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Financial Literacy. Where does money come from?. One things for sure, it doesn’t grow on trees! Even though we wish it did. Introduction. Basic Vocabulary. Revenue—what you earn Expenses—what you spend Net Profit—total revenues minus total expenses Net Income—same as net profit
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Where does money come from? One things for sure, it doesn’t grow on trees! Even though we wish it did.
Basic Vocabulary • Revenue—what you earn • Expenses—what you spend • Net Profit—total revenues minus total expenses • Net Income—same as net profit • Depreciation—reduction in value over time • Appreciation—increase in value over time • Equity—ownership in a company
More Vocabulary • Vesting—earning equity over time instead of all at once • Asset—something you own that has value • Liability—something you owe for • Balance—the difference between credits and debits in an account • Bond—debt instrument through which companies and governments can raise money
Why study financial literacy? • The state says we need to! • The number of foreclosures and bankruptcies are increasing. • Unemployment continues to be unstable. • Credit card use has gotten out of control. • You have the chance to be smart with your finances from the very beginning!
Activity • Our next notes will center on spending money. • Complete the following chart on a separate sheet of paper:
Do you never have enough money? Some spending is inevitable and important, while others could be kept in check • Housing/Utilities • Food • Transportation • Retirement • Education • Health Care • Insurance • Household Supplies • Savings • Entertainment • Personal Care Products • Charitable Donations • Taxes • Miscellaneous
What do others do? • Spending in 2008 • Food is a huge expense for people! • 81% of consumers are spending more or the same on groceries as they were 2 years ago • 50% plan their meals in advance • almost 25% throw away 10% or more of items due to spoilage • respondents spend on average $120 per week on groceries • 65% are using coupons to reduce costs • How can people save money on food?
How We’re Taxed • We are taxed when we work, and often taxed when we make a purchase • On April 15th each year, we mail in forms showing what we’ve paid in local, state, and federal taxes. • Sometimes we get a refund (because we’ve overpaid) • Sometimes we owe more (because we didn’t pay enough)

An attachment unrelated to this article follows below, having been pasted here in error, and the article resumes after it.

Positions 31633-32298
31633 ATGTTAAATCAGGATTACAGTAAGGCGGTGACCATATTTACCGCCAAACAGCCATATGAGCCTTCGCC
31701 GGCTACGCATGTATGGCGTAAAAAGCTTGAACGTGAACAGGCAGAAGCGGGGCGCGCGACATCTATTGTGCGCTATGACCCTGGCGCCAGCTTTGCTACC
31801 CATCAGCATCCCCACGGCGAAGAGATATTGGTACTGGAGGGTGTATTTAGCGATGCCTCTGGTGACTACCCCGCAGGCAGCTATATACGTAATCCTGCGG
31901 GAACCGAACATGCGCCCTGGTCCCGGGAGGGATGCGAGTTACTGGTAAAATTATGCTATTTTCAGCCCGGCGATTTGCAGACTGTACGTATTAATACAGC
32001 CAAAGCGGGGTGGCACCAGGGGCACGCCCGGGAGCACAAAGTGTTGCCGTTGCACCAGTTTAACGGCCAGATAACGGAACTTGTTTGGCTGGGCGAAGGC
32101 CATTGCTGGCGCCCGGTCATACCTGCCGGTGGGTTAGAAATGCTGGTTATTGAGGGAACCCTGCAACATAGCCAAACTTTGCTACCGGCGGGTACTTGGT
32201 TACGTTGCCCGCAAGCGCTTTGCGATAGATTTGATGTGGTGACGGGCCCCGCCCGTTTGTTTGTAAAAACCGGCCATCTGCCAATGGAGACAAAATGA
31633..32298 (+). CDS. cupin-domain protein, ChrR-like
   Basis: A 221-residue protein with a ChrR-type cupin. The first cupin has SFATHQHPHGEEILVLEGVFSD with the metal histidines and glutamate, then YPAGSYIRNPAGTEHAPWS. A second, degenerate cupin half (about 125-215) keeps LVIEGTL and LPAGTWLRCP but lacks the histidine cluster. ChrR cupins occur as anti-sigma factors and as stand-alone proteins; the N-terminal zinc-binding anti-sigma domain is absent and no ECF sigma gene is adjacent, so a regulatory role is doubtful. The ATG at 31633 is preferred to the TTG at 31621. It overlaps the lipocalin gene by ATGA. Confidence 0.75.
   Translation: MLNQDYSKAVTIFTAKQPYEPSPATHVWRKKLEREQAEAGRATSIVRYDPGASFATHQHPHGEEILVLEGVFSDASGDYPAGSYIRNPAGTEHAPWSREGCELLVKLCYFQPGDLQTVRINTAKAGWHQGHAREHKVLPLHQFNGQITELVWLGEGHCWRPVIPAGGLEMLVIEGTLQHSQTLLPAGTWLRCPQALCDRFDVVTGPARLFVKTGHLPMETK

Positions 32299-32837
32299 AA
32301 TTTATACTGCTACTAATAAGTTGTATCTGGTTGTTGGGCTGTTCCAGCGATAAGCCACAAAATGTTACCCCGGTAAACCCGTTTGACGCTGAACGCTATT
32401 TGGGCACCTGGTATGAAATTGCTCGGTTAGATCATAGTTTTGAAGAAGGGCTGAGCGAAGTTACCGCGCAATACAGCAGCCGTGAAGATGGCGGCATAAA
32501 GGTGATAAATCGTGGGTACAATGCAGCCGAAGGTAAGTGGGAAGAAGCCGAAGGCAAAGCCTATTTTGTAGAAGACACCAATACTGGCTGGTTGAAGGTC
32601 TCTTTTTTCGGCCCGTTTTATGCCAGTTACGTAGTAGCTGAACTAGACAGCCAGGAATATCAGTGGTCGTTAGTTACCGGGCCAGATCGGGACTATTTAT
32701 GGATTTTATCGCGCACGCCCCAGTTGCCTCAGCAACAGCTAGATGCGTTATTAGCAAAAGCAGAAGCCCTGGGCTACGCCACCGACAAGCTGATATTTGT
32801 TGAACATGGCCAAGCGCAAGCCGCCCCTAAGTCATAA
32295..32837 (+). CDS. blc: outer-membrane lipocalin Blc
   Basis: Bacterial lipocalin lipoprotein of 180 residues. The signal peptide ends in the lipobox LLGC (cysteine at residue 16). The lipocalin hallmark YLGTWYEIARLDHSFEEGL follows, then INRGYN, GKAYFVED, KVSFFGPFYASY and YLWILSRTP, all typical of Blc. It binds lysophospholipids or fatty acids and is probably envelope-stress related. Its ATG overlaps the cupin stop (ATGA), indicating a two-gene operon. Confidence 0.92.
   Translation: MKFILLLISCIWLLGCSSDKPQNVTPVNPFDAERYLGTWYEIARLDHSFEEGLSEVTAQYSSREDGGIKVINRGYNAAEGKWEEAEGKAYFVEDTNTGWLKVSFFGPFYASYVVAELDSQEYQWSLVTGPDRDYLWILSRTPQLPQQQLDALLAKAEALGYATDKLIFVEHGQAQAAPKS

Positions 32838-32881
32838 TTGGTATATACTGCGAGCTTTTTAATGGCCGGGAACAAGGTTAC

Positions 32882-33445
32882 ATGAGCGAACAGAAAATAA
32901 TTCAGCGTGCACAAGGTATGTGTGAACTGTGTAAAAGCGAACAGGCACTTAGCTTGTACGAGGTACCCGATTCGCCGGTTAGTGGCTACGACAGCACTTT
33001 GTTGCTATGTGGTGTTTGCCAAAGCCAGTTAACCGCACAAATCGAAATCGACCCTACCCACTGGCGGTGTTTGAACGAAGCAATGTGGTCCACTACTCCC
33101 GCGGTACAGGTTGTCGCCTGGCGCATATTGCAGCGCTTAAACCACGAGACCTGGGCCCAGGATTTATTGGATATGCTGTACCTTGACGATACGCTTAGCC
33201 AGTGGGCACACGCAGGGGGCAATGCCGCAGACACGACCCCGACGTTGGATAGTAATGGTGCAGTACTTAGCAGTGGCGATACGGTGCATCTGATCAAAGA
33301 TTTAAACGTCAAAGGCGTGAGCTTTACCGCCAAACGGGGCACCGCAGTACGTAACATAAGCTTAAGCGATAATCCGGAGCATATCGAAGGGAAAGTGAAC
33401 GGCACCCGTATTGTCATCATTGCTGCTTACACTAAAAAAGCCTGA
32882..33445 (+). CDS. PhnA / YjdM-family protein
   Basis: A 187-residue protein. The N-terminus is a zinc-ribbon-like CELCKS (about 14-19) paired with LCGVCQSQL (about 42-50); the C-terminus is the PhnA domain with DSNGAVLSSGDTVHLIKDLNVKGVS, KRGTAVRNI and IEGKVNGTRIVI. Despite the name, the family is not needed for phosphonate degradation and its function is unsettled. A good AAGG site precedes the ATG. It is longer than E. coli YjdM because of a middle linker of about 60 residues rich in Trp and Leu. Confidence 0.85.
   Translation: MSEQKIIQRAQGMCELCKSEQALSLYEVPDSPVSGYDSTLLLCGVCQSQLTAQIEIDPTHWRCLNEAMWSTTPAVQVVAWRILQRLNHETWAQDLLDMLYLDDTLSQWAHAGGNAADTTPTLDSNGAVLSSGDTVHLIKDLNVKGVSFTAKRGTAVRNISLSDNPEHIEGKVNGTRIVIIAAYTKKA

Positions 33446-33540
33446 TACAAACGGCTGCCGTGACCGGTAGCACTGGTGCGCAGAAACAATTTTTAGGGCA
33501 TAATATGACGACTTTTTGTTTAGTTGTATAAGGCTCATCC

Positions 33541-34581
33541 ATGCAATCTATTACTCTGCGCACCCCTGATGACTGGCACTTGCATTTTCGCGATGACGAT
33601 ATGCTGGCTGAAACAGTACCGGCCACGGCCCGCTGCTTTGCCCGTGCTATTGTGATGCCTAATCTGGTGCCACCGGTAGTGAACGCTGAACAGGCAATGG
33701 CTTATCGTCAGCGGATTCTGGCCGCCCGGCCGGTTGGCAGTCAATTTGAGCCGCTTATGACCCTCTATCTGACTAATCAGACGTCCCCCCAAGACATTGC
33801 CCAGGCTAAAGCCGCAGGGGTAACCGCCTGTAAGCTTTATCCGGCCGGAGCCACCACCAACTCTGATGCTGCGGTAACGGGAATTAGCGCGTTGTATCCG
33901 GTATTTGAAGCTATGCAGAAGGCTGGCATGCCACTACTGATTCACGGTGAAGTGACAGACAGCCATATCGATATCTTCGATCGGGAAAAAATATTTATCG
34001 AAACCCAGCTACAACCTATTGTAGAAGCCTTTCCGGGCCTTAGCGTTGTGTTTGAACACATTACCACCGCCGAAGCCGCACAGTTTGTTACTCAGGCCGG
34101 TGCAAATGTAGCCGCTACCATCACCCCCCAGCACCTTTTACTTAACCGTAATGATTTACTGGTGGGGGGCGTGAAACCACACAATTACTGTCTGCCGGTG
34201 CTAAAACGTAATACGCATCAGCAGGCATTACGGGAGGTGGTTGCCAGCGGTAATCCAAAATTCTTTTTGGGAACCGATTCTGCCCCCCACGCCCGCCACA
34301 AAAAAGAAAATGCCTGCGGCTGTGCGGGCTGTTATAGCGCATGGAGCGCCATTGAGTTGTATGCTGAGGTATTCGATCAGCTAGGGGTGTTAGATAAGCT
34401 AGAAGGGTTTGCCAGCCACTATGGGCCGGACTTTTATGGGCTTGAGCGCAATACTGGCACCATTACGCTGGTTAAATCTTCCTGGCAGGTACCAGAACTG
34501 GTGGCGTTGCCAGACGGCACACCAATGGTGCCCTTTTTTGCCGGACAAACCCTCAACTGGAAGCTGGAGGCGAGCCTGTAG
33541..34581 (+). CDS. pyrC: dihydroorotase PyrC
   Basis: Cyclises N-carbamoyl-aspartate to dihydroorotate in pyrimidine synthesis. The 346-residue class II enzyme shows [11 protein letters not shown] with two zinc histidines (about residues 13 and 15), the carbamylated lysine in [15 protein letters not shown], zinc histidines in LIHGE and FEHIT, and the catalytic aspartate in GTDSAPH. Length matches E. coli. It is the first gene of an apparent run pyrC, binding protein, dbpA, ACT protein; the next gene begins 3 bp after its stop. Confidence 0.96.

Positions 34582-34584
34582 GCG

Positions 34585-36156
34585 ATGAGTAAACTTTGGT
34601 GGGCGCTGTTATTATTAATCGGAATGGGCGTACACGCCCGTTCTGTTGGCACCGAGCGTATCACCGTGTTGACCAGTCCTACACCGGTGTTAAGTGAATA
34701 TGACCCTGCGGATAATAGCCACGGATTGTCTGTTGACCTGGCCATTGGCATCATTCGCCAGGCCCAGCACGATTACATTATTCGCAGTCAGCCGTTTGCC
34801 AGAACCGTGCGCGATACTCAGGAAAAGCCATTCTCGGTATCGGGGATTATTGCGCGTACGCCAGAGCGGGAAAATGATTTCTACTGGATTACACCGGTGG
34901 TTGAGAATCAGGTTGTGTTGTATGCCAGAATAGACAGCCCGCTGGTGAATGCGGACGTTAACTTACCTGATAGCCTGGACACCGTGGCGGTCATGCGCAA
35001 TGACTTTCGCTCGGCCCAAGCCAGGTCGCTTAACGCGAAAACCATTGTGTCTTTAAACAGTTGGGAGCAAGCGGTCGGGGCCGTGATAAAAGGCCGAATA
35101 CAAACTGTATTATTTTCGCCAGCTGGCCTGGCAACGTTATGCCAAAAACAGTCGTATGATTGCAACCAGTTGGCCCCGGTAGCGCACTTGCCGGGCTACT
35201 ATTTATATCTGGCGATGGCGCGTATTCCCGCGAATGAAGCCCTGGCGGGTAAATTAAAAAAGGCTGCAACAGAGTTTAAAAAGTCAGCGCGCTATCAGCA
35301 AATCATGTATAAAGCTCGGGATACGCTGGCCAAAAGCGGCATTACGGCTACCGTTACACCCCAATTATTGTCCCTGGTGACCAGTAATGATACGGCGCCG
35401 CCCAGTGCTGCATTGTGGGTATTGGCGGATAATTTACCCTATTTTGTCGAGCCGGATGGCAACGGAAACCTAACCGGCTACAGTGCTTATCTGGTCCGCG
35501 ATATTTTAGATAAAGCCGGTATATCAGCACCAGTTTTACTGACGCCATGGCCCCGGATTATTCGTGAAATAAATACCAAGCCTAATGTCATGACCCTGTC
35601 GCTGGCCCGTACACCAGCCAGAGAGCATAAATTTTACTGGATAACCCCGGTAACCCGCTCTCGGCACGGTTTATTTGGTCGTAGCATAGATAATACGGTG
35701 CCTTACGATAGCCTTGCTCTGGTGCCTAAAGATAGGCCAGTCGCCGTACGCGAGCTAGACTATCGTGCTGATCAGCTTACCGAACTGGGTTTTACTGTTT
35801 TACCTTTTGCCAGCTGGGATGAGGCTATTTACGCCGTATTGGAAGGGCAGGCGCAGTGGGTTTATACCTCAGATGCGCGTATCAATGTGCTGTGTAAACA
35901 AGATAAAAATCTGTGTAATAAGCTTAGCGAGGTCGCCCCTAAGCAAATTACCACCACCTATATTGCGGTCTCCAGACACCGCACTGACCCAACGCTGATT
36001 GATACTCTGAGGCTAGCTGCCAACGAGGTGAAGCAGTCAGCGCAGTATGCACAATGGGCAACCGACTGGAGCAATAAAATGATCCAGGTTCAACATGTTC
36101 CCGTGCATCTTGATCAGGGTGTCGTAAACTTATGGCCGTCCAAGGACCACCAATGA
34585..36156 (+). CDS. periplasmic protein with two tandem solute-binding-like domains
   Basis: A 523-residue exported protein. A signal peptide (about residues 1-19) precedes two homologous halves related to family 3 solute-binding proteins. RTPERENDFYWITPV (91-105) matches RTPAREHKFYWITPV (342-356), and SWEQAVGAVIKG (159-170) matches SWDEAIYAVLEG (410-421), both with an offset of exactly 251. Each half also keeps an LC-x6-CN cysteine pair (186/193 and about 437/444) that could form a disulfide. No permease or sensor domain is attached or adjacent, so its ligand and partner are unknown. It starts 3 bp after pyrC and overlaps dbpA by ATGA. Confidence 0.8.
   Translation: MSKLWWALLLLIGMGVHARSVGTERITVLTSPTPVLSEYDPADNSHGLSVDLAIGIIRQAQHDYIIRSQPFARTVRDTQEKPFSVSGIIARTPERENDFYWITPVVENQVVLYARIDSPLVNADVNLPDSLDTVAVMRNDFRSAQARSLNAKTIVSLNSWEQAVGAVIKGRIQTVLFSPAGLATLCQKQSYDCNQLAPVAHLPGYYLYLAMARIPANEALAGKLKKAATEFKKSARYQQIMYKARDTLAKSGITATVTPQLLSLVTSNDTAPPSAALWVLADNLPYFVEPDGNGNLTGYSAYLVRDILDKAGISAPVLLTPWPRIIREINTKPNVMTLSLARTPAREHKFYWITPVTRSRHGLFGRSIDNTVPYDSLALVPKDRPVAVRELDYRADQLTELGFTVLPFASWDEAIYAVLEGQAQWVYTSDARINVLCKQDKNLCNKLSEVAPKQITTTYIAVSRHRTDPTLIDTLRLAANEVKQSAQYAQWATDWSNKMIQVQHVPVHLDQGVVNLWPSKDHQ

Why We’re Taxed • What kinds of goods and services does the government provide? • Education • Defense • Welfare • Where does it get the money to do this? • From Taxes! • Consumer Rights • Disability • Environment • And now Health Insurance
The U.S. History of Taxation • Remember the Colonists were not thrilled to be taxed—hence the Boston Tea Party • The Revolutionists were upset! No taxation without representation!
Why They Can Tax • After the Revolutionary War, we were in debt! We needed taxes to pay that debt off • Article I, section 8 of the U.S. Constitution gave Congress the right to tax • The 16th Amendment added an income tax
Can We Skip Taxes? • Failure to pay your taxes legally due is called Tax Evasion. • Some don’t report all income • Some don’t file at all • The penalty can be financial or even jail • We can legally try to decrease our taxes through Tax Avoidance. • We claim as many deductions as possible to lower the amount we owe
Credit • The definition of credit is the borrowing capacity of an individual or company • You cannot borrow money without a credit history; sometimes a lender will require a co-signer • You build your credit history by • borrowing money and paying it off • paying bills on time